Book Review: Pure Invention by Matt Alt

Rating: 4.5 out of 5.

Pure Invention by Matt Alt is a new release that chronicles that wide-ranging impact that Japan’s pop-culture has had on the world from the years following World War II through today. The breadth of topics is fairly wide-ranging, rather than focusing on a single industry or phenomenon. It’s a testament to the sheer size of the pop-culture juggernaut that Japan has become over the 70-plus years that the book covers. While Pure Invention isn’t an “own voices” history, Alt lives in Tokyo and seems to have a deep love for Japanese pop-culture and has crafted a compelling and well-researched history.

Pure Invention opts for casting a wide net, drilling down enough to outline the history and background for each topic before moving on to the next. The chapters primarily focus on a single aspect of Japanese pop-culture, although in the telling of each story there are often deep side-bars on a fad or industry that’s relevant to the given topic. For example, Alt spends a chapter on the Pokemon juggernaut, but takes time within to cover the Ultraman fad of the late 60’s, as it is helpful for informing the underlying cultural mechanisms that helped Pokemon explode. This style allows Alt to touch on nearly anything and everything, even if a topic doesn’t warrant an entire chapter. The weaving together of the significance of Hello Kitty and the character design of Mario, for example, help paint a picture of the broader Japanese pop-culture.

That each topic is mostly relegated to a single chapter is not to say that Alt doesn’t do justice to the topics that he has chosen to explore. I actually appreciated that Alt takes a good deal of time explaining the cultural underpinnings that led to each piece of pop-culture dominance. Rather than a step-by-step retelling of who created the first karaoke machine, Pure Invention spends time on a preamble about why the Japanese corporate culture allowed for its necessity and explosion to follow. This is true for all of the topics covered in Pure Invention. The rise of Hello Kitty wouldn’t be possible without an explanation about the obsession with “Kawaii” and the importance of 90’s anime and Otaku culture must be viewed with an understanding of the crippling economic recession that shaped them.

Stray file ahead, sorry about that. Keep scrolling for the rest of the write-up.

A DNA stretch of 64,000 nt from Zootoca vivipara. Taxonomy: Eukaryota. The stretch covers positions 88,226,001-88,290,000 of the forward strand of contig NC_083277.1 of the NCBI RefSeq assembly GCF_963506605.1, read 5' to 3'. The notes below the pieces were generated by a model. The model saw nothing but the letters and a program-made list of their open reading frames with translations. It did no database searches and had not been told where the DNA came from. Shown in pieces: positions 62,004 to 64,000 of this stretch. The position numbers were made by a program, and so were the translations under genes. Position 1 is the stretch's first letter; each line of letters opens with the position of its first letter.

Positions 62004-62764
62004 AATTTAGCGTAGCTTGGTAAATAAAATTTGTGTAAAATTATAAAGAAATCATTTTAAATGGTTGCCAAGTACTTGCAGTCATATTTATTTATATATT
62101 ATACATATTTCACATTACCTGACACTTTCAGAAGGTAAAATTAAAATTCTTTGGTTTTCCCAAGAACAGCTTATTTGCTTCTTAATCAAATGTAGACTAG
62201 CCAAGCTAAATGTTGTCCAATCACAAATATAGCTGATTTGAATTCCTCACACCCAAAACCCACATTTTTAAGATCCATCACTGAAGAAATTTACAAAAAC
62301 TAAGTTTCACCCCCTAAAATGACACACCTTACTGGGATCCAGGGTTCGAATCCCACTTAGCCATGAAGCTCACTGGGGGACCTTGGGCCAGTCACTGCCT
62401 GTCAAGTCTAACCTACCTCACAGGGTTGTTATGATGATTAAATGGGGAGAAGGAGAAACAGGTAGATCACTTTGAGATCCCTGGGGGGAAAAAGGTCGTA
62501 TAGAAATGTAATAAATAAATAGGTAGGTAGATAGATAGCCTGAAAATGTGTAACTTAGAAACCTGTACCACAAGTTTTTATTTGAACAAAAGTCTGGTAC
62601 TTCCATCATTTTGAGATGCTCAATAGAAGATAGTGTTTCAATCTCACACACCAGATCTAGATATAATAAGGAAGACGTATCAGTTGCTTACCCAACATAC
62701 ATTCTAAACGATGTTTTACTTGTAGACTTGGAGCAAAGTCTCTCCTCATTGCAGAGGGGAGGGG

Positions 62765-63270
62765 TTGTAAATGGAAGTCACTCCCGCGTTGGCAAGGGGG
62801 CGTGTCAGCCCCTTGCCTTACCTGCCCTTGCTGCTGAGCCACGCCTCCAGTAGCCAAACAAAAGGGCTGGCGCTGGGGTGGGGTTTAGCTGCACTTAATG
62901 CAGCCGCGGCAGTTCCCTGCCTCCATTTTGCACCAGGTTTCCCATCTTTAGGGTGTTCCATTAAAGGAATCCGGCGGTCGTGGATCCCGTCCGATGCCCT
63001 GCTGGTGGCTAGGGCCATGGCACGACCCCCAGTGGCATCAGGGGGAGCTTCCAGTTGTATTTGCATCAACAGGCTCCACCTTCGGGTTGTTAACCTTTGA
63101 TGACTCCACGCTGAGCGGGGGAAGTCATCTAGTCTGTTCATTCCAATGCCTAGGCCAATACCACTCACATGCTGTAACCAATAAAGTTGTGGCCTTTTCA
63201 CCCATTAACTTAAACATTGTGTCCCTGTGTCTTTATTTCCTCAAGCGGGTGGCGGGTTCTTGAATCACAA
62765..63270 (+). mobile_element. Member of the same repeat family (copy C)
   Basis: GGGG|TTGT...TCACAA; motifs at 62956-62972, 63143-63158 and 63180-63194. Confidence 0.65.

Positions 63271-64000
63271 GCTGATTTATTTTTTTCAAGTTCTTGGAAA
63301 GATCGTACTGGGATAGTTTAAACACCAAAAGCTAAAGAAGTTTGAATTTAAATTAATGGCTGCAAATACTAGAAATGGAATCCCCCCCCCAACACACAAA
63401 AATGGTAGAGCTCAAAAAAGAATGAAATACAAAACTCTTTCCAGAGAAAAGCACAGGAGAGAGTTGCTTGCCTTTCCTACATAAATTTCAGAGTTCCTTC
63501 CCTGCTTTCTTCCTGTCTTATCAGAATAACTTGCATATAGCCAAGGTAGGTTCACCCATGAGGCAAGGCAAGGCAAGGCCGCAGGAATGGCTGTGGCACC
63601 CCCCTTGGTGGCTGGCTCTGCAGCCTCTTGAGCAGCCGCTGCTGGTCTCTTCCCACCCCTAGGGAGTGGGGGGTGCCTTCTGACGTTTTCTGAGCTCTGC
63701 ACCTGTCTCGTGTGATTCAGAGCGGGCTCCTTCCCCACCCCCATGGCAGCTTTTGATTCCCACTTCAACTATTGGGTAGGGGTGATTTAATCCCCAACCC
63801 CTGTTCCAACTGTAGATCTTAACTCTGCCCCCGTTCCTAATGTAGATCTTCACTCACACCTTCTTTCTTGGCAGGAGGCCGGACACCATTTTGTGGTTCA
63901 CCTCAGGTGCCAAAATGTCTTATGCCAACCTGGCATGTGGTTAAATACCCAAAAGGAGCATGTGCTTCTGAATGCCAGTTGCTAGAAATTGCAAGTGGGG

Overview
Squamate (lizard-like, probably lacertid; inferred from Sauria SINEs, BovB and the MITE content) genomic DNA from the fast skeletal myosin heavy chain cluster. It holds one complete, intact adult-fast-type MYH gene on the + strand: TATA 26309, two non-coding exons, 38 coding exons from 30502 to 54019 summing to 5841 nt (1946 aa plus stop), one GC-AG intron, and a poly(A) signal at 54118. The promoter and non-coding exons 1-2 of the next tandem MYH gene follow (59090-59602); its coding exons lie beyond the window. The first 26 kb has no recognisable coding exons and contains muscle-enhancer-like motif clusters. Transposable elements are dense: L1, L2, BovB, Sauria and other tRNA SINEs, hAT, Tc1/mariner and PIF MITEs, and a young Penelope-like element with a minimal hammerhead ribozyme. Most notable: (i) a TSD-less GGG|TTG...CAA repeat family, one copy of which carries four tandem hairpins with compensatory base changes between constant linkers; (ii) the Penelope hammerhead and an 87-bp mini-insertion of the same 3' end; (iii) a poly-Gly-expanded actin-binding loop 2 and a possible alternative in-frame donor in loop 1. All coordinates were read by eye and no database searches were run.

Alt also isn’t afraid to also discuss the more problematic themes and motivations surrounding the topic of each chapter. Karaoke, for example, is partly a story of the toxicity of the Japanese corporate culture for men and the near complete exclusion from that culture for women. There are similarly problematic undercurrents in the background for several of the fads and movements in Pure Invention. These stories are the same in nearly every country, but it’s important to acknowledge that pop-culture is a representation and reaction to the actual country culture.

There’s just a ton here for even a casual Japanophile. Beyond the aforementioned topics, Alt covers manga, the Mighty Atom, Gundam, Akira, Hayao Miyazaki, Sony and the Walkman, Haruki Murakami, Tamagotchi, Pacman, and so much more. Japan has helped influence nearly every aspect of global pop-culture, from TV and movies, books and comics, music, electronics, fashion, and more. Alt spends time with at least some of the foundational fads that contributed to each of these movements and explains how they came to be. I imagine most anyone interested in those trends will find themselves being drawn in by at least a chapter or two. Those who enjoy broader exploration of pop-culture are likely to enjoy the elements found here, as well. I enjoyed Pure Invention a ton and I hope you will, as well.

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